The Mac Observer

Skip navigational links

You're viewing an article in TMO's historic archive vault. Here, we've preserved the comments and how the site looked along with the article. Use this link to view the article on our current site:
Jef Raskin, Father of the Macintosh, Dies at 61

Jef Raskin, Father of the Macintosh, Dies at 61

by , 1:30 AM EST, February 28th, 2005

Jef Raskin, Apple employee #31 and father of the Macintosh, died Saturday at age 61.

Mr. Raskin died at his home in Pacifica, Calif. A family statement said he had recently been diagnosed with pancreatic cancer.

A professor turned consultant, Mr. Raskin wrote the BASIC manual for the Apple II in 1976 and joined the company on January 3, 1978. Less than two years later, he gained approval from the board for the Macintosh project, despite strong opposition from Apple co-founder and CEO Steve Jobs. Mr. Raskin envisioned the Macintosh as a departure from computers of the time. Instead of forcing users to toil with slots and cables, he conceived an all-in-one enclosure. Mr. Raskin also originally wanted to sell the computer for just $500-$1,000, but when Mr. Jobs took over the project it soon ballooned from a research project to a full blown product development that would arrive in 1984 as both a savior to Apple's failed Lisa computer and a $5,000 system.

Feeling squeezed and unhappy by how much of the Macintosh project Mr. Jobs had taken over, Mr. Raskin tendered his resignation from Apple on March 1, 1982. Mr. Jobs and Mr. Raskin had differing visions of what the Macintosh should be, according to Steven Levy, a technology writer and the author of "Insanely Great," a history of the Macintosh computer.

"Jef had an idea of a much more focused machine in mind, not really a general-purpose computer which the Mac became," Mr. Levy told The New York Times. "He had this idea of a Swiss Army knife of computers, and Steve really wanted it to be a new kind of computer which could perform any kind of task."

After his departure, Mr. Raskin founded Information Appliance Inc., where he created the Canon Cat in pursuit of his vision that a computer should be an easy-to-use tool. The device never took off, however.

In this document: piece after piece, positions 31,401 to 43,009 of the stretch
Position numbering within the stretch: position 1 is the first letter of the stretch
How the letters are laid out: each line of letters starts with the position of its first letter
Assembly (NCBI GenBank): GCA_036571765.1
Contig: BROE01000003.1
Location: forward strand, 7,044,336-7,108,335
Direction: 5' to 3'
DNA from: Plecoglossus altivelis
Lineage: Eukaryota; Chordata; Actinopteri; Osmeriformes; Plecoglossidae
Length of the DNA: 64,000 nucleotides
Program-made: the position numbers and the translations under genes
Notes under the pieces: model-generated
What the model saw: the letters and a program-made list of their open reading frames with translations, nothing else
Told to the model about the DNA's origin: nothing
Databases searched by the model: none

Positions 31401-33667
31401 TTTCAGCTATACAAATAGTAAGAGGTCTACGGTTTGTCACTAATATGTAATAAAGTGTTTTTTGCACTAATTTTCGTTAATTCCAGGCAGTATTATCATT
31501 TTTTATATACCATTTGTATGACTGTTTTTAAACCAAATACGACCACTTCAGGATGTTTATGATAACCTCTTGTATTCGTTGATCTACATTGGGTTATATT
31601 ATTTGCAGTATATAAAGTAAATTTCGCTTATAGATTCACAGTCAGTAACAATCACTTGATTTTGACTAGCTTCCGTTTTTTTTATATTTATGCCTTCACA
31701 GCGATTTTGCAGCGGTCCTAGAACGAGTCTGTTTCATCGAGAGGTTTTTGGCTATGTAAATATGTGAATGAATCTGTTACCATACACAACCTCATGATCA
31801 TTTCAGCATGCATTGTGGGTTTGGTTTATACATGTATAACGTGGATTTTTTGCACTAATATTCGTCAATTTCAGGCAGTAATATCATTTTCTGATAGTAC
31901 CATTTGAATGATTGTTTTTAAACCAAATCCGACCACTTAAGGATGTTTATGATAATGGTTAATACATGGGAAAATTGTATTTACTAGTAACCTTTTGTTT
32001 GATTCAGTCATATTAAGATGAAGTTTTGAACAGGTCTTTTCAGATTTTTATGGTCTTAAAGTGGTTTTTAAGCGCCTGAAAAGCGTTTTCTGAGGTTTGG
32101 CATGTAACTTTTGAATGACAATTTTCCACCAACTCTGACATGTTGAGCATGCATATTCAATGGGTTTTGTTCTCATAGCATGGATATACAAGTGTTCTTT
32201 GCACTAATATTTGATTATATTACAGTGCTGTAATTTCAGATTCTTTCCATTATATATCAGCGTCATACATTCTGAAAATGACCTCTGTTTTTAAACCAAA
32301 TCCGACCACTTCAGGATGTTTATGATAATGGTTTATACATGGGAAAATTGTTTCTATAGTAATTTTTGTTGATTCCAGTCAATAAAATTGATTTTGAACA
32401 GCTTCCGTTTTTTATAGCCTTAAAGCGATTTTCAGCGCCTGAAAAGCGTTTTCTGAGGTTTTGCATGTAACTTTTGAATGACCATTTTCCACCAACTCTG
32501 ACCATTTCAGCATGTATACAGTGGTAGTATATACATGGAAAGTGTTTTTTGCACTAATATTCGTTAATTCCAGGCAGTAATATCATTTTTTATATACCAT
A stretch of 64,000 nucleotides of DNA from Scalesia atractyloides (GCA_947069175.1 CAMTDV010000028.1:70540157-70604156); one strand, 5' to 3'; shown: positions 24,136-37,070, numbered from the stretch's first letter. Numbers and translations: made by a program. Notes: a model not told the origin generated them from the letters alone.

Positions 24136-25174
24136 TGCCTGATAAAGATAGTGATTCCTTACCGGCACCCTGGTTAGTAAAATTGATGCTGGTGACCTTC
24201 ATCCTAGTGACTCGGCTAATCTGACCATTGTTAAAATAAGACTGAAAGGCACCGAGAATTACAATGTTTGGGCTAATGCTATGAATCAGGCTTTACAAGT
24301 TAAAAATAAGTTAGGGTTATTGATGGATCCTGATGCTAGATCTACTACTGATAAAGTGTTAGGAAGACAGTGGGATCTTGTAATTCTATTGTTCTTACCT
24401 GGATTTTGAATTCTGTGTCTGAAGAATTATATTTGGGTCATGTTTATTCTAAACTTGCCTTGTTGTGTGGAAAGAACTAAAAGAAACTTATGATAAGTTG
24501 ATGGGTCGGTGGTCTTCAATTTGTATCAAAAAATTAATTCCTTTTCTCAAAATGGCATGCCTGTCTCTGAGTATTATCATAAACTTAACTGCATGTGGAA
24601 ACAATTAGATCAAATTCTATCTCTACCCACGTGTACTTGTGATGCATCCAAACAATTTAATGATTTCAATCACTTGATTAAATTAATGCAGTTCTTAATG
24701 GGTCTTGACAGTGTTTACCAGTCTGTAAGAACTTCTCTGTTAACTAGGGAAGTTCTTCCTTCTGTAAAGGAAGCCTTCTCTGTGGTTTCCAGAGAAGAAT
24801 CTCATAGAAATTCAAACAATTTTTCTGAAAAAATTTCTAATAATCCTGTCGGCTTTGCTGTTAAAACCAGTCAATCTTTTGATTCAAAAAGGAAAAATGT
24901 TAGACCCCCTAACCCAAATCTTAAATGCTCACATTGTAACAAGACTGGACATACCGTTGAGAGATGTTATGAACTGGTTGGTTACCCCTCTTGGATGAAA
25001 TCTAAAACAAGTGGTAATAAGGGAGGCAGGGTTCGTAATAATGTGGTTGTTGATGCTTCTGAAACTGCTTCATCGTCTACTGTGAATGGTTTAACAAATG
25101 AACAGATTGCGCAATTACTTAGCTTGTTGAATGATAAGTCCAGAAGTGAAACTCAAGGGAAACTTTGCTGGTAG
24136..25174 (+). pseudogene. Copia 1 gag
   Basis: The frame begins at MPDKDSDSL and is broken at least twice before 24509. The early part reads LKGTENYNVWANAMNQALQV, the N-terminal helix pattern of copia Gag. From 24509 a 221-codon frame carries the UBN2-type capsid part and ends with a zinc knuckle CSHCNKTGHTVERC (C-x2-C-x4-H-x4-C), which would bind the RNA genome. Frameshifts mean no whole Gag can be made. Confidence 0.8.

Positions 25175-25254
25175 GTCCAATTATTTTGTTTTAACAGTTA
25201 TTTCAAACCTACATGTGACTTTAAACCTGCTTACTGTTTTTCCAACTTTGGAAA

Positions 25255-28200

A strong proponent of elegant human interface design, in 2000 Mr. Raskin authored The Humane Interface: New Directions for Designing Interactive Systems and created the Raskin Center for Humane Interfaces (RCHI).

In recent years, following Apple's release of Mac OS X, Mr. Raskin became an outspoken critic of all desktop operating systems, including Apple's, arguing that they all for the most part resemble what they did 20 years ago and that there's "little difference between using a Mac and Windows."

Mr. Raskin, who was also a mathematician, professor, bicycle racer, model airplane designer, orchestral soloist and composer, is survived by his wife of 23 years, Linda Blum; his children, Aza, Aviva, and Aenea; and his children in all but name, Jenna and Rebecca. A memorial service will be announced at a later date.

Recent Headlines - Updated October 24th

Thu,8:46 PM
Yosemite: How To Fix Safari’s Address Bar
7:32 PM
Microsoft Smart Watch Sneak Peek
5:45 PM
X-Doria Folio Case for iPhone 6: Awkward by Nature
5:30 PM
ACM 277: Apple Pay, Apple Designs, and iPad as a Laptop Replacement
4:34 PM
Learn Apple’s Swift Programming Language for $19
3:50 PM
‘iPhoto: The Missing Manual’ is Both Informative and Entertaining
1:50 PM
TMO Daily Observations: 2014-10-23
11:03 AM
Pixelmator for iPad Hits Apple’s App Store
10:15 AM
Apple Wins GPNE Patent Lawsuit, Calls Company a Patent Troll
9:08 AM
Apple Dropping SSL 3.0 for Push Notifications in Wake of Poodle Security Flaw
Wed,8:40 PM
Mark Zuckerberg Wows Chinese Crowd with 30 Minute Interview in Chinese
8:06 PM
How to Use Yosemite’s New Batch-Renaming Feature
  • __________
  • Buy Stuff, Support TMO!
  • Podcast: Mac Geek Gab
  • Podcast: Apple Weekly Report
  • TMO on Twitter!